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04.13.2004

2000 Mi Sueño Cellars Chardonnay, Los Carneros

It is good to have dreams. For Rolando Herrera, since he first set foot in the wine cellars at Stags Leap at the beginning of his career in wine, the dream was always to create his own wine. Now nearly 20 years later, that dream is embodied both literally and figuratively in his wines at Mi Sueño ("my dream")Cellars. Lucky for us, Herrera chooses to share his dreams, even if they are in volumes of less than 500 cases.

This is a classic Carneros Chardonnay in the modern California style (heavy on the new oak, and cool weather tropical fruit flavors) but not so esoteric in its construction that it won't be drinkable with food. Indeed, it garnered much attention in the last couple of years be being a favorite at White House dinners.

Tasting Notes:
Gorgeous mead yellow in the glass, this wine is redolent with tropical fruit flavors, some of the most distinct and luscious I've smelled in a while: papaya, mango, and pinapple. Also integrted into the nose is a definite aroma of oak, and just a hint of meyer lemon. In the mouth the wine is reasonably balanced, but leans a little heavy towards oak for my tastes, with flavors of kiwi, grapefruit, butter, cream, and sweet oak. This wine has a spectacular, long finish, that is very satisfying.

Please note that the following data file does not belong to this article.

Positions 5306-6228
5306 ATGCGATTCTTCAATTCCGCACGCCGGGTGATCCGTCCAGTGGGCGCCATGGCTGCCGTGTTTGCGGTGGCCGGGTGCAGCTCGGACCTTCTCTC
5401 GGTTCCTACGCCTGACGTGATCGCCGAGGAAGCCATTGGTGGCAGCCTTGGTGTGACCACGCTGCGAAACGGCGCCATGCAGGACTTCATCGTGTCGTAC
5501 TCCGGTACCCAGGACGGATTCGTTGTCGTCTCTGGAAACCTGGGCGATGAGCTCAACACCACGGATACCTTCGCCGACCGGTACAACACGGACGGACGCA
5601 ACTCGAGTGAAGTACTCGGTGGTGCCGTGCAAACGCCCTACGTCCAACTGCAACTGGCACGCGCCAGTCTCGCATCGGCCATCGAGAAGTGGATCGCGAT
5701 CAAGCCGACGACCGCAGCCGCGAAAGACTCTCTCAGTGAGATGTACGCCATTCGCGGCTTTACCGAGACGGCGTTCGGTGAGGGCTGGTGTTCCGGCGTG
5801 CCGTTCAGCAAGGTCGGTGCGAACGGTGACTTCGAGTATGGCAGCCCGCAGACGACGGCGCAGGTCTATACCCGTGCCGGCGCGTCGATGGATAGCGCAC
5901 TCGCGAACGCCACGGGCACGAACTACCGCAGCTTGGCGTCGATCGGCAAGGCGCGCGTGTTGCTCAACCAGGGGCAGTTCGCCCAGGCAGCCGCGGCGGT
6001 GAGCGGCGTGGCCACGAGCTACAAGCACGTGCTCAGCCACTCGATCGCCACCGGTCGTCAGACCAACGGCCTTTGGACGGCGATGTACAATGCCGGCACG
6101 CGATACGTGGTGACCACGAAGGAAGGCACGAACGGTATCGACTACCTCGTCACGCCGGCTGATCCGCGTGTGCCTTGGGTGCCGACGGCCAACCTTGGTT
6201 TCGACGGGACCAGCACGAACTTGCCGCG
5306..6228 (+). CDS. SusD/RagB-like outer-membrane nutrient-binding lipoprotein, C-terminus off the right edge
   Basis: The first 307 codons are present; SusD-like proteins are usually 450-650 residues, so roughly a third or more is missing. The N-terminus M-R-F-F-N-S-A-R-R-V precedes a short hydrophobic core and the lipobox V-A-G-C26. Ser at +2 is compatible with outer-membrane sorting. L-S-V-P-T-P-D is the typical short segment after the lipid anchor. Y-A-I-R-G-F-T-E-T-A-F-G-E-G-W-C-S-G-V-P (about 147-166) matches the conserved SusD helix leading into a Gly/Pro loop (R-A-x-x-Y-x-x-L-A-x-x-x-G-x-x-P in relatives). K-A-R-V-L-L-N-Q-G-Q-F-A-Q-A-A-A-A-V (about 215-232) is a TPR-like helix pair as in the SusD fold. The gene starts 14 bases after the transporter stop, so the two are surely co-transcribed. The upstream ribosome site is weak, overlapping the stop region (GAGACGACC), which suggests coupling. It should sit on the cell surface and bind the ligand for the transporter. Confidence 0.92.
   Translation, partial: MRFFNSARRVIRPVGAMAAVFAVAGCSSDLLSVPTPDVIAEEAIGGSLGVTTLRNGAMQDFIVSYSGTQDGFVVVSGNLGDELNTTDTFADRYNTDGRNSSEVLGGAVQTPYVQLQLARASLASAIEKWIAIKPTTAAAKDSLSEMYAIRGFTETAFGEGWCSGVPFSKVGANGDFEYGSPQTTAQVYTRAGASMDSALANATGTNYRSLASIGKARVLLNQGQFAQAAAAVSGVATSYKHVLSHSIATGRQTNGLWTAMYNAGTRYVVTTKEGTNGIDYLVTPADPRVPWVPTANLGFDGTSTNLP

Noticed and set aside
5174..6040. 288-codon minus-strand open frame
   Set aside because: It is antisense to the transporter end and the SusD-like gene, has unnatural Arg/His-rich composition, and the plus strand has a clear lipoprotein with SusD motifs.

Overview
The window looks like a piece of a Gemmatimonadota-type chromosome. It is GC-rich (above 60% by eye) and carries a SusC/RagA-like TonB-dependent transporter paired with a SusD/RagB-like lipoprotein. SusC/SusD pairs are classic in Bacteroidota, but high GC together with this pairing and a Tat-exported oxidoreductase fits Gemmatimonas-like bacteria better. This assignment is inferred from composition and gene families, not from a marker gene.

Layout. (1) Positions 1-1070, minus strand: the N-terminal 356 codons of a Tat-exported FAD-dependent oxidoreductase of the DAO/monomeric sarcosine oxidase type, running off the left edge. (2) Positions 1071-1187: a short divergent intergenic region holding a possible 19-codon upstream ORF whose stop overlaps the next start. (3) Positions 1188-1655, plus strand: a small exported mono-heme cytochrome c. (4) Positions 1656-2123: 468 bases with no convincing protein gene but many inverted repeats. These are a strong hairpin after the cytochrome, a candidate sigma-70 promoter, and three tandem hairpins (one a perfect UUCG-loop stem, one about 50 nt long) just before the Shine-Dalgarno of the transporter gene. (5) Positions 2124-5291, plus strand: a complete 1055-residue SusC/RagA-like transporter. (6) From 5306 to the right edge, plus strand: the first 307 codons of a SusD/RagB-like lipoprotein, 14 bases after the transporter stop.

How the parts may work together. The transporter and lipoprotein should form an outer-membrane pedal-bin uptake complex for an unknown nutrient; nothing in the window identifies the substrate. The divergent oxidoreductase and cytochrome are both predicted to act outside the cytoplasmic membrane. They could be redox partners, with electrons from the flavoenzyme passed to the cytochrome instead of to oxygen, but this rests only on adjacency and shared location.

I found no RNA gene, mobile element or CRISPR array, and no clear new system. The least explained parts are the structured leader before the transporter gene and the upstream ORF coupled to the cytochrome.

Food Pairing:
This is a wine that requires the right food pairing -- the mildest dishes will be overwhelmed by the wine, and will tend to make the oak flavors bitter. Look for rich, cream based sauces with meats and pastas. If you wanted to serve this wine with an appetizer, I might suggest smoked trout cakes with horseradish cream.

Overall Score: 8.5/9

How much?: I paid $35, but since the 2001 is out, the 2000 prices have gone up a bit.

I got my bottle through Porthos (they are currently selling the '01) and you may still be able to get reasonable prices on the 2000 from various places on the Internet. Try Wine Searcher.

Comments (2)

enoch choi wrote:
04.13.04 at 11:26 PM

i find stag's leap wines too french for me, i wonder if mi sueno is in the similar style? leaner, less concentrated fruit, more oriented towards finesse"?

Alder wrote:
04.15.04 at 9:11 AM

Hmm interesting hypothesis. While I think that SL may have influenced this wine, it is definitely a California Style wine -- you will find lots of fruit in it (and lots of oak and malolactic butteriness) but with perhaps a little less oak and butter than say the Pahlmeyer "Jayson" Chard.

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